Christiana Figueres (left), executive secretary of the UN climate framework, speaks with Mexico’s foreign minister Patricia Espinosa during the recent climate-change conference in Cancún. Credit: J. Barreto/AFP/Getty

International negotiators did what they needed to do in Cancún, Mexico, to keep the United Nations climate talks from collapsing into the failure that many had feared. The true extent of their success, however, will depend on what comes next.

Working into the small hours of 11 December, negotiators agreed that both developed and developing countries will act to reduce greenhouse-gas emissions — and that those actions will be registered and subjected to some form of international verification. The accord represents a major shift for developing countries, which faced no such commitments under the existing Kyoto Protocol, due to expire in 2012. The conference also reached a historic agreement on forest protection, and advanced programmes to help the developing world adopt clean energy and adapt to climate change.

"It's not just about process, it's about substance," said Connie Hedegaard, the European Union's top climate official, in a news conference as the all-night talks wrapped up. "We have proven that multilateralism can create results."

The negotiators built on the broader framework of last year's Copenhagen Accord. "Ideas that were just skeletal last year are now approved and elaborated," says Todd Stern, the chief US climate negotiator. But unlike the Copenhagen document, which was blocked by a few countries in a rowdy final session, the Cancún agreement was adopted unanimously. "It's a significant step forward," says Stern.

They have managed to reach agreement by moving the goalposts closer to the ball. ,

The agreement sets a goal of limiting average warming to 2 °C above preindustrial levels, while acknowledging that current commitments registered under the UN climate framework do not add up to meeting that goal. It also pledges to periodically review the goal on the basis of "the best available scientific knowledge". Parties agreed to help mitigate emissions according to their own capabilities while a new international reporting system tracks their progress; the burden on developing countries would mainly fall on rapidly emerging economies.

David Victor, director of the Laboratory on International Law and Regulation at the University of California, San Diego, calls the global nature of the agreement "tremendously important", although it mostly amounts to registering previous progress. "They have managed to reach agreement by moving the goalposts closer to the ball," he says.

The talks nearly faltered over the future of the Kyoto Protocol, which requires the world's wealthiest nations — apart from the United States, which has never signed on — to meet specific emissions targets. Japan made waves at the meeting's outset by announcing it would not support an extension of the treaty after it expires. The final text of the Cancún agreement defers the Kyoto question for another year.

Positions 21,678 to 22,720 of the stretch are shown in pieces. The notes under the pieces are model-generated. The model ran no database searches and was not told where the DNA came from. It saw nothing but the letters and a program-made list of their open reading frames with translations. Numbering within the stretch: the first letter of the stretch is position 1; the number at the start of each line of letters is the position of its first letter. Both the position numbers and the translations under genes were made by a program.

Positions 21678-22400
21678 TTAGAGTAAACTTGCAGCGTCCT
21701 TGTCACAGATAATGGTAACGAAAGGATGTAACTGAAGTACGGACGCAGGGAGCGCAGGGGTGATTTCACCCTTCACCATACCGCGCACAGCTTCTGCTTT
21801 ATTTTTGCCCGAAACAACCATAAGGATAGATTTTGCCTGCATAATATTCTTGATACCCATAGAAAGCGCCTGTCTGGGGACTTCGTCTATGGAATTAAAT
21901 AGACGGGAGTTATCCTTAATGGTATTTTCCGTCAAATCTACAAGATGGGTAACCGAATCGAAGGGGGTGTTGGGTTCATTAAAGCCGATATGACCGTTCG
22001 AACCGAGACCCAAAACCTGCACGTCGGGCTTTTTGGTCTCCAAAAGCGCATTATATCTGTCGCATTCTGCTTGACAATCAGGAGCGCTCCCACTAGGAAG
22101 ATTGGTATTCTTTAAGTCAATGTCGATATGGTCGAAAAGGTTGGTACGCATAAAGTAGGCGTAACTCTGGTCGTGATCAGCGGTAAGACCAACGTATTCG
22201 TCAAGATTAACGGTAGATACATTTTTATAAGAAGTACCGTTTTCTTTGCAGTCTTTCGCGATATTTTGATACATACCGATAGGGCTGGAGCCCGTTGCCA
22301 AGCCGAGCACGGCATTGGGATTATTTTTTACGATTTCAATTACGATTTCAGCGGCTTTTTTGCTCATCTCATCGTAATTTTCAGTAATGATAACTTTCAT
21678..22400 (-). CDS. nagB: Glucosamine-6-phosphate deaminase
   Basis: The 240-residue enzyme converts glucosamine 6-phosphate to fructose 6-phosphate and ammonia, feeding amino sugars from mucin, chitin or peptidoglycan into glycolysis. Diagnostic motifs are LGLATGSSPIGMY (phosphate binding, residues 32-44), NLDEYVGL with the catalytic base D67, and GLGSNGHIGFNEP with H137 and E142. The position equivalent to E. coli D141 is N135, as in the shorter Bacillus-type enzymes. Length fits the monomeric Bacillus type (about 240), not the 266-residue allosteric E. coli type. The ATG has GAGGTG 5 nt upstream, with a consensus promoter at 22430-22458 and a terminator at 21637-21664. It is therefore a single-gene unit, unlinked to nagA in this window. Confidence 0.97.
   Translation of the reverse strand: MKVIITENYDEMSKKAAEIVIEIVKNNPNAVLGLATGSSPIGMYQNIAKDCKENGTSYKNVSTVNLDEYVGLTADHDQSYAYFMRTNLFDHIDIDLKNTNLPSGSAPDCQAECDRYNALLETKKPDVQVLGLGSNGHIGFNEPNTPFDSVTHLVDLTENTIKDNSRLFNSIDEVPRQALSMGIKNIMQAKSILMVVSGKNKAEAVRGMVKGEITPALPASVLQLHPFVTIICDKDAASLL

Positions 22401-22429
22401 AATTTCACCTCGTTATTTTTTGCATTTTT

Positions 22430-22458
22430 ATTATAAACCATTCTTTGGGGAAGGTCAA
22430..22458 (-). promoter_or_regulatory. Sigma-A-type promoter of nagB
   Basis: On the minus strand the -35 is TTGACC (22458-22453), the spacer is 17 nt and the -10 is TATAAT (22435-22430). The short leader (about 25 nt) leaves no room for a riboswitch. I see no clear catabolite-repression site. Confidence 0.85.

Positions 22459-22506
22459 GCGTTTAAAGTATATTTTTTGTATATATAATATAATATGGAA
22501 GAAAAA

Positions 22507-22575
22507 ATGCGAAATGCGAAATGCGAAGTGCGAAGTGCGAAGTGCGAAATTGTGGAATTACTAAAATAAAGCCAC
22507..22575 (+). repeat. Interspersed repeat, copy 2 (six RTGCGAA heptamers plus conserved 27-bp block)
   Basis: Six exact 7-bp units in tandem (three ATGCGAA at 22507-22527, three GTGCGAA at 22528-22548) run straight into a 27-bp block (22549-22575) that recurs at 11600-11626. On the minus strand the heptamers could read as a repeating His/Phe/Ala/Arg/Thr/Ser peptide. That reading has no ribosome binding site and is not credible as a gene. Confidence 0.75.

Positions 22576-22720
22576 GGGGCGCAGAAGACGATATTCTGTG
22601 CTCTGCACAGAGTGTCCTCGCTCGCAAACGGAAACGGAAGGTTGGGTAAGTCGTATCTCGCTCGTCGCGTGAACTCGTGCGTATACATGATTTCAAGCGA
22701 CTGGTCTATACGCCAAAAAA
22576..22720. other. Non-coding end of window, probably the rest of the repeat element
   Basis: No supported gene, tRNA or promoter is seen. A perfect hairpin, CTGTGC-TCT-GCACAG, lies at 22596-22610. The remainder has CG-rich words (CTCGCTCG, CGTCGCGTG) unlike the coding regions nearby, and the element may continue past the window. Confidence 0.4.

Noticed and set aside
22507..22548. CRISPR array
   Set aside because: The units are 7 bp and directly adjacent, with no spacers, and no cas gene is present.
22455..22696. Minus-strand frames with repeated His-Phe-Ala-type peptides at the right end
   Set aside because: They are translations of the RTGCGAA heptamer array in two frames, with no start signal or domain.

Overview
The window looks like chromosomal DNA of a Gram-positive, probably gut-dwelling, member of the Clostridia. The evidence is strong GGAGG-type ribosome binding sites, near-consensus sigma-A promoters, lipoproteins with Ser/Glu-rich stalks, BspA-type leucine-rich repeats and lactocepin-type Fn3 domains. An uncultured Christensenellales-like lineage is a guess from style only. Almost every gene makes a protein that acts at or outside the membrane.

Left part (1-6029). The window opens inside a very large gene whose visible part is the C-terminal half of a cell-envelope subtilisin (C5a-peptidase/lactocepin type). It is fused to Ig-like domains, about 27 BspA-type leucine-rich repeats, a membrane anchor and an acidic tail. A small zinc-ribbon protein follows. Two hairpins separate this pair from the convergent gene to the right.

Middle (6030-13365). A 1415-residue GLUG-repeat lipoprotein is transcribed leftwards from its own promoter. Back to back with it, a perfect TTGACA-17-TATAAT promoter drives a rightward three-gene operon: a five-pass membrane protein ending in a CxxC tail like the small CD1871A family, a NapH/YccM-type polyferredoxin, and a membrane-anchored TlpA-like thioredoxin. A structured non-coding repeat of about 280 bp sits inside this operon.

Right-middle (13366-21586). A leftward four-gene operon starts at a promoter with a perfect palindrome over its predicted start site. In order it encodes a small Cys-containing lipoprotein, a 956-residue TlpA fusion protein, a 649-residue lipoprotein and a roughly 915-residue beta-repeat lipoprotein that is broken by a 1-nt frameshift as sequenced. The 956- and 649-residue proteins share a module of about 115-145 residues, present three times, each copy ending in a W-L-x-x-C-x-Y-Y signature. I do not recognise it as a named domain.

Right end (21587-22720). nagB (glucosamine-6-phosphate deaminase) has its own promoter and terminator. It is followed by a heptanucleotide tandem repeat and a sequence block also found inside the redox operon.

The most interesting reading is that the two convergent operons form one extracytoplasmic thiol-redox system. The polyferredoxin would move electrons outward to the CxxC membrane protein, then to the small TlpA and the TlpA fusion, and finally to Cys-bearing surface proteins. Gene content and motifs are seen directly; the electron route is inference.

The other major dispute in Cancún was between the world's two largest greenhouse-gas emitters — the United States and China. With a little help from India, which staked out a position in the middle and softened its rhetoric against binding commitments, both parties were able to agree on some basic requirements for reporting and verifying climate pledges.

Progress on these issues was crucial to keep the talks alive and to open the way to more focused decisions in other areas. First among them was the deforestation agreement, which advocates hailed as a major accomplishment that will bolster bilateral and multi­lateral efforts already under way.

The Cancún agreement establishes a framework that would allow wealthy nations to pay others for "reducing emissions from deforestation and forest degradation" (known as REDD) and augmenting the carbon stocks locked up in forests. Collectively, the programme is called REDD-plus. The agreement requires developing countries to craft a national plan, establish a baseline for historic emissions from forest loss and create a system for monitoring their forests. Just as importantly, says John Niles, director of the Tropical Forest Group in San Diego, California, the agreement calls on an existing technical body to look into the programme rules and requirements and then report back within a year.

"Once we have those requirements, then everybody knows what we have to get to before any money changes hands," says Niles. "This is the biggest decision we could have asked for."

Delegates also agreed to establish a Green Climate Fund to be managed by representatives of the developed and developing world to help channel aid; a Cancún Adaptation Framework to help to guide decisions on funding for adaptation measures in the developing world; and a technology-transfer mechanism to supply developing nations with technology for clean energy and adaptation. As promised in Copenhagen, industrialized nations will provide some US$30 billion for these programmes by 2012, and up to $100 billion annually by the end of the decade, although where the money would come from remains unclear.

Tim Gore, climate-change adviser for Oxfam International, based in Oxford, UK, lauds the Green Climate Fund but says that countries missed an opportunity to spell out long-term climate funding, perhaps through a levy on international aviation and shipping. Nonetheless, the agreement represents "a solid step", says Gore. "They are now walking in the right direction, but they need to start running."

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